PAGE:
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less flame of renewed and never-ending fight. That sentence never came The people were left to themselves."

The Confederate President offered but little of counsel or encouragement to his distressed countrymen. He declared that the magnified proportions of the war had occasioned serious disasters, and that the effort was impossible to protect the whole of the territory of the Confederate States, sea-board and inland. To the popular complaint of inefficiency in the departments of the Government, he replied that they had done all which human power and foresight enabled them to accomplish. He lifted up, in conclusion, a piteous, beautiful, appropriate prayer for the favour of Divine providence.

But it is not to be supposed that the people of the Confederacy, although so little cheered or sustained by their rulers, despaired of the war. There were causes, which were rekindling the fiercest flames of war apart from official inspiration at Richmond. The successes of the enemy had but made him more hateful, and strengthened the South in the determination to have done with him forever. They found new causes of animosity; the war had been brought home to their bosoms; they had obtained practical lessons of the enemy's atrocity and his insolent design; and they came to the aid of their Government with new power and a generosity that was quite willing to forget all its short-comings in the past.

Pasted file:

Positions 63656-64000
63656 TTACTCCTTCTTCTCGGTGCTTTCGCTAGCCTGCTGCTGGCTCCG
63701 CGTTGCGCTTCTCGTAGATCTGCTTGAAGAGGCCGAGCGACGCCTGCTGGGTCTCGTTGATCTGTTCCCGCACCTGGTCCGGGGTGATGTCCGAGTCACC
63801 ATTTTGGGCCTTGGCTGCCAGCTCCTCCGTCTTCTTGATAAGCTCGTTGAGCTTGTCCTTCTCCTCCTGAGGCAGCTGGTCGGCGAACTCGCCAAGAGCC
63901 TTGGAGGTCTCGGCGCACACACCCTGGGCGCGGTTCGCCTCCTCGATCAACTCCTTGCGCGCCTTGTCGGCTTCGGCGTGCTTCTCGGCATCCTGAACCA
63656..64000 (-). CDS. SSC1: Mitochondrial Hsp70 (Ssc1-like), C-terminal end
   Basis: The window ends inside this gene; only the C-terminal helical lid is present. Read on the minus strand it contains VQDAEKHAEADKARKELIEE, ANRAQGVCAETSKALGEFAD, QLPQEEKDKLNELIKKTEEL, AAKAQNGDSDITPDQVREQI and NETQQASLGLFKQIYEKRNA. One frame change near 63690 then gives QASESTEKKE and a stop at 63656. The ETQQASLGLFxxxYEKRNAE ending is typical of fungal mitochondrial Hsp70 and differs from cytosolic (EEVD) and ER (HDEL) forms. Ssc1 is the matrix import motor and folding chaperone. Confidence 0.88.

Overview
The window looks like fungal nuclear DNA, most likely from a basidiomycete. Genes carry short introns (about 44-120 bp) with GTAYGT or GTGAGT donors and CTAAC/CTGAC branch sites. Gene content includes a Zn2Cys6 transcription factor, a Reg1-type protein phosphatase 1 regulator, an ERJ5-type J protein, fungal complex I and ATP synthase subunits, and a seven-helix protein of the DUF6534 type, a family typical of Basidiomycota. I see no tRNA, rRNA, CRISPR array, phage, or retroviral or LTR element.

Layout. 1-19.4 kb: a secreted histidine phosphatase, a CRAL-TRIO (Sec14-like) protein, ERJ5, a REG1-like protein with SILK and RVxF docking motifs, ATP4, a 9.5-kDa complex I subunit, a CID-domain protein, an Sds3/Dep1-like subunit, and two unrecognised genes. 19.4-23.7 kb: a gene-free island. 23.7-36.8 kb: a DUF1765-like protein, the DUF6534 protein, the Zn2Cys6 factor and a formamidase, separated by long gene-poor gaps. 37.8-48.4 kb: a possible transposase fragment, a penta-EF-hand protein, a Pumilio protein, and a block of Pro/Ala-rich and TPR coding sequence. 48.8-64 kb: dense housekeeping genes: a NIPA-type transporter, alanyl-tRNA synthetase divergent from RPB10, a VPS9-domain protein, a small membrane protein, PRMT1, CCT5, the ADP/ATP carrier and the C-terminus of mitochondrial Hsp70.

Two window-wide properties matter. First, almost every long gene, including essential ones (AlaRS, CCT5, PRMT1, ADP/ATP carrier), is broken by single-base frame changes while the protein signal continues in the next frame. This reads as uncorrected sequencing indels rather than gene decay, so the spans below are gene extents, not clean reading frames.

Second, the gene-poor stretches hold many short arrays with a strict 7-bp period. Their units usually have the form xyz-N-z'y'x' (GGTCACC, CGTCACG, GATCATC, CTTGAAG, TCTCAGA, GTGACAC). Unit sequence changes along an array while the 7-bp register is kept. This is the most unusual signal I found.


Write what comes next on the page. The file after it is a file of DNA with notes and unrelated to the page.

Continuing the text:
One great cause of animated resolution on the part of the Confederate States was the development at Washington of the design upon slavery, now advanced to a point where there could no longer be a doubt of the revengeful and radical nature of the war. The steps by which the Federal Government had reached this point were in a crooked path, and attended by marks of perfidy. It had indeed given to the world on this subject an astounding record of bad faith, calculated to overwhelm the moral sense of the reader as he compares its different parts and approaches its grand conclusion of self-contradiction the most defiant, and deception the most shameless.